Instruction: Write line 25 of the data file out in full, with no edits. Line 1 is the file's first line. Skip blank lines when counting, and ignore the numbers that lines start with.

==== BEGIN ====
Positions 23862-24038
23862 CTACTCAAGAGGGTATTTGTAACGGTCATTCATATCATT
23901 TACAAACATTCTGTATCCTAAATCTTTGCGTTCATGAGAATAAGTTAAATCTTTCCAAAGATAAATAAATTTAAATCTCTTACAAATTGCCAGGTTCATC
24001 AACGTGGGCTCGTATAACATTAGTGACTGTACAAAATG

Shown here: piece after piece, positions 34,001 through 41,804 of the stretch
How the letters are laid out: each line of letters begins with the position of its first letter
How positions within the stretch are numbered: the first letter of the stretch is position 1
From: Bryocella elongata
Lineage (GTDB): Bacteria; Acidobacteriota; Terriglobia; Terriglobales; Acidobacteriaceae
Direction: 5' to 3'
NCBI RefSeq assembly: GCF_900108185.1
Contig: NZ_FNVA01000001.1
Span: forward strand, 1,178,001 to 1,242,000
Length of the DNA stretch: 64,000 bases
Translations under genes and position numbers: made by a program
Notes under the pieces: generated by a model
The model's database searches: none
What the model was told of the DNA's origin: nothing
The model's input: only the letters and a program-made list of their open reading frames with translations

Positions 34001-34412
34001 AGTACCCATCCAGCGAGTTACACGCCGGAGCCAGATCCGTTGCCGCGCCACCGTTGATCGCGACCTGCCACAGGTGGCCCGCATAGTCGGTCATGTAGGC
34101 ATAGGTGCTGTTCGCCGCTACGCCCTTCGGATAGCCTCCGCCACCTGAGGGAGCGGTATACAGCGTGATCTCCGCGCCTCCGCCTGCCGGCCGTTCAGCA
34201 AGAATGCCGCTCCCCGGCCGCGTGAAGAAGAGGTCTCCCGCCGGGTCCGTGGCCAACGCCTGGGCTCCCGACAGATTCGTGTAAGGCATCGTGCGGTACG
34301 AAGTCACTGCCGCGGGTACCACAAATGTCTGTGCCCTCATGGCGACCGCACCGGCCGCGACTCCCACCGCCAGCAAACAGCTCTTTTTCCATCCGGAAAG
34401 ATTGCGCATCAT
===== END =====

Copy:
34401 ATTGCGCATCAT